By Aiyana Ma’at
Are you emotional? Are you a pessimist? Are you a downer? Better yet do you feel negative, upset, or down more often than you’d like to admit? I’d be lying If I didn’t say that I am absolutely 100% an emotional person. It serves me well in some ways and in other ways…not so much. My problem used to be (and still is sometimes) that I would let whatever I was feeling become bigger than life and take up all the space in my head. Whatever I was feeling would be magnified so much in my heart and mind that there was not room for much else.
And when I let my thoughts run wild and get out of control my emotions would soon follow which was then followed by irritability, perpetual frustration, and plain ol’ negativity. What I’ve learned over time is that negative feelings will not just go away on their own. I won’t start to think and feel more rationally just because. No, rather If I want to feel better I have to be intentional about shifting myself into the emotional space that is best for me and my family.
Just the other day I had to do it. I’ve got a lot on my plate and sometimes it feels as If I’m about to drop (or throw) the damn plate.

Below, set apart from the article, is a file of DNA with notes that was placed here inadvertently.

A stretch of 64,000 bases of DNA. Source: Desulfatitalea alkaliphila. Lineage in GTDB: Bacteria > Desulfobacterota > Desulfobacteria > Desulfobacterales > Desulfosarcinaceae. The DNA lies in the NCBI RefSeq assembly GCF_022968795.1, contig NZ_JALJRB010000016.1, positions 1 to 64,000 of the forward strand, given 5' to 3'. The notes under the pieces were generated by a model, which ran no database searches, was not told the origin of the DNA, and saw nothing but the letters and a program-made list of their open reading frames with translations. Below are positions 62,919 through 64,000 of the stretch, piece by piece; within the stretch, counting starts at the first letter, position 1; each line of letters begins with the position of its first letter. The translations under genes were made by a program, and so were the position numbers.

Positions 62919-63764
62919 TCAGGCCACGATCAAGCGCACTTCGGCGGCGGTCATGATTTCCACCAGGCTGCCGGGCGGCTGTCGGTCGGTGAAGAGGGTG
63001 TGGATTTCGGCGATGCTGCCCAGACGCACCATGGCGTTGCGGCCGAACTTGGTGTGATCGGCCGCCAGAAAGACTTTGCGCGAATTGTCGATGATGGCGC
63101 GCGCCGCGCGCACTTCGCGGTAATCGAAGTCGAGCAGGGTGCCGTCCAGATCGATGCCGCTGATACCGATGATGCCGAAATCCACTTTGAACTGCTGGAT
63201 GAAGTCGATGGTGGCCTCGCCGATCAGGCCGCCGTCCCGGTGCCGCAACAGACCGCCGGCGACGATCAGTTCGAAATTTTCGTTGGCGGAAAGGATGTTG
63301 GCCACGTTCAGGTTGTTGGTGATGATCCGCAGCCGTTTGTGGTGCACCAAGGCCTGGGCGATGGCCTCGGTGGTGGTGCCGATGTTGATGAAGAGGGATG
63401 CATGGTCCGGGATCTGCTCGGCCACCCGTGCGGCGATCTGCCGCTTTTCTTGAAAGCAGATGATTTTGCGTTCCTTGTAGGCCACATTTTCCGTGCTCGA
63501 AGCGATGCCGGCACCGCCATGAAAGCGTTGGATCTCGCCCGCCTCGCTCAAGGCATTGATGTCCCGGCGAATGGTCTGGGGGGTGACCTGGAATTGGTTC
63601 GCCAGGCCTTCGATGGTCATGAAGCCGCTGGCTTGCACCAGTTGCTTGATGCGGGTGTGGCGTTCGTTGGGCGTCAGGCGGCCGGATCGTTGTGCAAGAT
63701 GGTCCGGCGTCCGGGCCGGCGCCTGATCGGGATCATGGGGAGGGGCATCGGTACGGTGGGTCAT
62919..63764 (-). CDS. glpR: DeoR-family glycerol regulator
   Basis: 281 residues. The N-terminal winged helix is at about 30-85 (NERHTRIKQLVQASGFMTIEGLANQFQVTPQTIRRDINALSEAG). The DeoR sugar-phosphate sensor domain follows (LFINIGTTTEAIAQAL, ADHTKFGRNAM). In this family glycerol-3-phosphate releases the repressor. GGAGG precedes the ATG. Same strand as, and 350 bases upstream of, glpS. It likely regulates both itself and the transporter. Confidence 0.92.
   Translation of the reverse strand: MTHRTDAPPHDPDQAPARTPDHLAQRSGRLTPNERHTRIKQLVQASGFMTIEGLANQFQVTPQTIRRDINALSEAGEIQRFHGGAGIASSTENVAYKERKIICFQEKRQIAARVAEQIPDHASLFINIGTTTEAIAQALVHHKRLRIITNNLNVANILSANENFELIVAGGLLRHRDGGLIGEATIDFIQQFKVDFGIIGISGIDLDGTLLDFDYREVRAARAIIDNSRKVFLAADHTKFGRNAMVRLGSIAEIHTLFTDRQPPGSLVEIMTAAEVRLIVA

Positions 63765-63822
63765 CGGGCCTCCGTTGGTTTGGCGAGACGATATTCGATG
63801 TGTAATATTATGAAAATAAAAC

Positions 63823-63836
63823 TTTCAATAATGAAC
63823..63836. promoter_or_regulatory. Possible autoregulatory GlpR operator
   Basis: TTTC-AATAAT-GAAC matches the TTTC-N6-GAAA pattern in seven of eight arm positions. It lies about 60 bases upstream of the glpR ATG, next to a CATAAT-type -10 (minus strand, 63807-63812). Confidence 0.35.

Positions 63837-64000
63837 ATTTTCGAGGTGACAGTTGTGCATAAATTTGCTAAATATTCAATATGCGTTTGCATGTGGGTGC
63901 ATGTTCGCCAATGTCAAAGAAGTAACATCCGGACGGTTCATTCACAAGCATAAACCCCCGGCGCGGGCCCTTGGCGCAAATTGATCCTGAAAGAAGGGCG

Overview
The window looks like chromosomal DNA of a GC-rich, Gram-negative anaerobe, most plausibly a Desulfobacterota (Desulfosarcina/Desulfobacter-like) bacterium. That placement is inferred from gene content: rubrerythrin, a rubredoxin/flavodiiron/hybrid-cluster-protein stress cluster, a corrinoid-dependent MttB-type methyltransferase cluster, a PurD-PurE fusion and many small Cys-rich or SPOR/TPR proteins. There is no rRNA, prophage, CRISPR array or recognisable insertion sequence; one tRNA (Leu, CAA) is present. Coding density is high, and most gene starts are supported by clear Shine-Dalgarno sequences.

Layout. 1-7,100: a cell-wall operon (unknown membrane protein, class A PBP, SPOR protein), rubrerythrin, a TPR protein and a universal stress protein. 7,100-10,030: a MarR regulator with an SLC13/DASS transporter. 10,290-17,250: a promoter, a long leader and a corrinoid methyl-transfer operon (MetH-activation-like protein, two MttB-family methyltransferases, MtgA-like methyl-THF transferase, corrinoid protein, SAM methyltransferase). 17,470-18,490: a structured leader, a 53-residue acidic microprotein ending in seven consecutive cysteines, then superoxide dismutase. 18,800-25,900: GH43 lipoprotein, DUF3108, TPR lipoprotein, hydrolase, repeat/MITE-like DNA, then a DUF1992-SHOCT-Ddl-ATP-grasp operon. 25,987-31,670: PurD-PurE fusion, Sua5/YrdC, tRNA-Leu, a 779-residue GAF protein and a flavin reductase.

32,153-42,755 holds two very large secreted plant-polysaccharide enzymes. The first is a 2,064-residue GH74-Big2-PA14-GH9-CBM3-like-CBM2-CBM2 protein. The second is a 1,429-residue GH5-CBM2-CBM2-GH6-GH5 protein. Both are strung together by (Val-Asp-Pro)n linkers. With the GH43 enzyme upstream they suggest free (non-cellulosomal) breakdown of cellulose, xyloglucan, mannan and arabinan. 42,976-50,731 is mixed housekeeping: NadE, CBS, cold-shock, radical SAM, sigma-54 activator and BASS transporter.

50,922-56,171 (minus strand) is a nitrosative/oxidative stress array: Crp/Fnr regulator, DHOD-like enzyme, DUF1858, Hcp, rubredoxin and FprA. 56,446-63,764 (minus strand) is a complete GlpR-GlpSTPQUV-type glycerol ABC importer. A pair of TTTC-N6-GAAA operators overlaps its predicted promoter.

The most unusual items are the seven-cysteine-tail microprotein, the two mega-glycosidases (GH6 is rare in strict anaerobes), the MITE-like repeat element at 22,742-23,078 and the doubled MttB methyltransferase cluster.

Some of you may know that my son is in the hospital right now. He started out in the ICU and is now on the regular floor (thank God!) and that was hella stressful. My husband and I have been tag teaming between being at the hospital and taking care of our other children. Let’s just say having family dinners to the sound of hospital machines beeping, obsessively watching my son’s oxygen levels, and telling my 3 other children to use their inside voice 50 million times while my husband and I discuss family business matters, new projects and partnerships on the table, and who needs to follow up with who….is not exactly a recipe for calm. Meanwhile, life doesn’t slow down. Bills still need to be paid. Our clients still have to be contacted/rescheduled. Contracts still have to be signed. Homework still has to be done and my son’s birthday is on this coming Thursday! Lawd! 🙂
So, my point is that I started feeling overwhelmed and I felt those negative emotions creeping in and before I let them take hold I went and sat by the water not far from my house, wrote in my journal for a little while, and read some more of an awesome book I’m reading right now by Wayne Dyer titled Inspiration: Your Ultimate Calling, and literally felt myself shifting back into the positive emotional space where purposeful possibility lives. Had I not taken the time to do that—I would be one pretty mean 5 letter word right about now. Negativity just attracts more of the same. And, 9 times out of 10 it all starts within us–in our minds and we then project our mental state out into the world and perceive/get more–you guessed it–negativity coming at us. But, it’s US!!! When we let negative emotions get the best of us it impacts more that just us. Our husbands, wives, children, friends, and co-workers wonder “What is going on??”